Friday, December 23, 2005

The Truth About The Terror Threat

It would appear that some pretty smart folks honestly believe that the terror threat is not very substantial. They would argue that the very substantial acts of terror that have killed hundreds or even thousands in various places around the world are pulled off by rogue gangs of really bad guys. One friend compared them to the drug gangs in East Los Angeles or Chicago's South Side. To oustiders the motivation of these thugs might appear to be Islamic fundamentalism, but if we were to take a close look at the individuals you might find the same kind of social and psychological profiles that induce young men into inner city gangs: Need for strong leadership, desire for action, need to belong, low sense of self worth, even self loathing.

Others would point to pictures of cheering mobs in various Middle Eastern Cities after 911 or Sharon's stroke. This viewpoint would hold that that a substantial part of the Islamic population (especially in some countries) would be easily induced to participate in the Jihad if they thought it was succeeding. Thus, any evidence of weakness on our part would result in big gains for Al Qaeda, first in prestige, then in money and actual participating soldiers, and ultimately in nations under their control. We might call this the tipping point theory.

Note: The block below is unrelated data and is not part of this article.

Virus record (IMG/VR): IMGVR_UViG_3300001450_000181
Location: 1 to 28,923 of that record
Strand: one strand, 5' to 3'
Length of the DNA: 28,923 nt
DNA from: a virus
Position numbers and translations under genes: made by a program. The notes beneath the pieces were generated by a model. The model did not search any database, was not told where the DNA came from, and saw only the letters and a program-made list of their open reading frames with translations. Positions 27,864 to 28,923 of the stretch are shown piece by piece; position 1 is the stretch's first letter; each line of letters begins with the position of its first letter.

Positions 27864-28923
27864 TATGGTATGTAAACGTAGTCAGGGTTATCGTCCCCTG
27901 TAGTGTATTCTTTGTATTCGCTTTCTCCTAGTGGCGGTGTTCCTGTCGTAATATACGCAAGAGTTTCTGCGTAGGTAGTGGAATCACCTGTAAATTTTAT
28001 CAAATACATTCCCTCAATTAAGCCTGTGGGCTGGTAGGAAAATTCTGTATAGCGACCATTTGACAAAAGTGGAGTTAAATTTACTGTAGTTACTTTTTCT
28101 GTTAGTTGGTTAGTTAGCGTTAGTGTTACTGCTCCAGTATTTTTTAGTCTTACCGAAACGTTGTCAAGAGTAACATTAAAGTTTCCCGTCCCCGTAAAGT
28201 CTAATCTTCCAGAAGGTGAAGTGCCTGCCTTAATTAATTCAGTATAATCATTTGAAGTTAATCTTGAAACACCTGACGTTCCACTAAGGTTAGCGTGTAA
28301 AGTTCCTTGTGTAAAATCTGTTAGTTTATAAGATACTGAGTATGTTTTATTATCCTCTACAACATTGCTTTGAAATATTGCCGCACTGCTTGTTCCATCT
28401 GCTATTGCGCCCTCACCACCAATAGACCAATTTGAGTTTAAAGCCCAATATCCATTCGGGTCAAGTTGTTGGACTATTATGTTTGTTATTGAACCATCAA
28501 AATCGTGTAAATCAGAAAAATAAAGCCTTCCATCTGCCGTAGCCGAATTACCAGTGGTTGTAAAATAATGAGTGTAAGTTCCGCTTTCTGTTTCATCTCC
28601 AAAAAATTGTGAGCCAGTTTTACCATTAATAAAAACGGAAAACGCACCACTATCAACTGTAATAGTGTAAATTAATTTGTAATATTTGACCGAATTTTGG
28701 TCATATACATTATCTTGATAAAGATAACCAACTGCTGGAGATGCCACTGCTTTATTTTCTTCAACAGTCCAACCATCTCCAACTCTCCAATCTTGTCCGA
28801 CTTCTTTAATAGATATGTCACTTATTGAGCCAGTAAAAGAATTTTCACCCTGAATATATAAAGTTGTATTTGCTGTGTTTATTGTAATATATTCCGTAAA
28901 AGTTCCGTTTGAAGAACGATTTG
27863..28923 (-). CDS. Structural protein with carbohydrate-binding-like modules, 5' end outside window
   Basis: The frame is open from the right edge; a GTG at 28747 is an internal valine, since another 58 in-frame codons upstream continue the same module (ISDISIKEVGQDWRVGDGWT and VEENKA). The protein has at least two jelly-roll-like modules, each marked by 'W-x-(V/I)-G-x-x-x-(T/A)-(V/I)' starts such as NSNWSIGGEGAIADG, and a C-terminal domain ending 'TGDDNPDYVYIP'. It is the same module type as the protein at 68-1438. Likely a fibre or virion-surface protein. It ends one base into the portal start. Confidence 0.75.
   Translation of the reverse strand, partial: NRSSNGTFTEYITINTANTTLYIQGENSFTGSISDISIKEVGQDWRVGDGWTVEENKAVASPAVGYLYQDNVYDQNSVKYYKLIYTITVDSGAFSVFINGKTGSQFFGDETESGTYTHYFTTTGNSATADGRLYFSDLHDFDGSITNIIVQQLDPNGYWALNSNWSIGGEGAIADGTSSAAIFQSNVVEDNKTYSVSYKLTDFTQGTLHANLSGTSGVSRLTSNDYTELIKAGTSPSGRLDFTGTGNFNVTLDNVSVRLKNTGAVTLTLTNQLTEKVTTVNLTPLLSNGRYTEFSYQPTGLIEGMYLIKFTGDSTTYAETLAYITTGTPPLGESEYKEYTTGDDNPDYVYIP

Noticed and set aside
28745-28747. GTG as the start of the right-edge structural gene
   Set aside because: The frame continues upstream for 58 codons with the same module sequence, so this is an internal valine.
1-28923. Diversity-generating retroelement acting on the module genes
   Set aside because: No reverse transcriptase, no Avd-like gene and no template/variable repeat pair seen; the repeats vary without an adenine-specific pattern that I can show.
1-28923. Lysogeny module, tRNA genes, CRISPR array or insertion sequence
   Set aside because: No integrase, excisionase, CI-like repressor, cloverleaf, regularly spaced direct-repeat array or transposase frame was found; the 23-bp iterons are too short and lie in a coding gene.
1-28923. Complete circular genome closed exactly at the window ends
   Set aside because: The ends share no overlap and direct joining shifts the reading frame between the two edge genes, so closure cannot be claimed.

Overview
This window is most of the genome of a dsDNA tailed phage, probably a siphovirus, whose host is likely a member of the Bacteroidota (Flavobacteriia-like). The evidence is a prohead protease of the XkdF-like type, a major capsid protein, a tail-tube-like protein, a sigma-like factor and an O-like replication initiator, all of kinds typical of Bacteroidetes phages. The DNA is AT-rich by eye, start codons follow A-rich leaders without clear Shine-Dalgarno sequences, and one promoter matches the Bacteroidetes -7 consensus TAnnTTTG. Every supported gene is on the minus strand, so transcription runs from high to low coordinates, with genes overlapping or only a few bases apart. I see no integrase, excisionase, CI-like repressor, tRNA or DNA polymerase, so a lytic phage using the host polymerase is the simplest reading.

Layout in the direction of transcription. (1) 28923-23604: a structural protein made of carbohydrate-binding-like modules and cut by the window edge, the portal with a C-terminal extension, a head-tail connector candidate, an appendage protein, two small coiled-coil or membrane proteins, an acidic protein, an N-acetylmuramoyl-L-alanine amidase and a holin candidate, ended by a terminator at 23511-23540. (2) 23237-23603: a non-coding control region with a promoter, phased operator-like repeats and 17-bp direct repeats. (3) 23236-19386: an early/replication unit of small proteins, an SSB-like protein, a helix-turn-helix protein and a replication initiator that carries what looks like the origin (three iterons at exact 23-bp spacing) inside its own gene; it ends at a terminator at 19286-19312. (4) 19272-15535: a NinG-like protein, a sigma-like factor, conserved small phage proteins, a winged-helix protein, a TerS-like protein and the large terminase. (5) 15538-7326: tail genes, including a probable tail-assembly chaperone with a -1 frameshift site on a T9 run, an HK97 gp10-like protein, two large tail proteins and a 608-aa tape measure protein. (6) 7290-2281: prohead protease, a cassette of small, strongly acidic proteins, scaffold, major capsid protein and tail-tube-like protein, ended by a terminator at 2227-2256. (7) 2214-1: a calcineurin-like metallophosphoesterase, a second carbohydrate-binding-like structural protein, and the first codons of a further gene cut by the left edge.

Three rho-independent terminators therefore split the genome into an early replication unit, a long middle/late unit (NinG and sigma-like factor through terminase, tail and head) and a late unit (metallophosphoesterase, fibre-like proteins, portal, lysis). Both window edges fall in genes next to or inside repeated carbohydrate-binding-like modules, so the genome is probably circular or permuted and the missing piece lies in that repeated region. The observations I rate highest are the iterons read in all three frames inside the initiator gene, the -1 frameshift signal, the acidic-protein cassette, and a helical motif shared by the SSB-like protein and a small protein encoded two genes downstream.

The vast majority of experts seem to believe that Al Qaeda already has, or at least did have, and will have again the assets in place to do real mahem. They also believe that there is an almost limitless supply of antisocial shock troops that can be employed to carry out actions against Jewish and Western culture and people.

If the threat is lower today than it was from 1992-2002, it could only be because of the efforts of the Bush administration with help from Blair and a few others. If that is true, then it would seem we should stay the course, and not become complacent until the job is done. Otherwise we will likely have to go spend money and lives a second time, which would be sad indeed.

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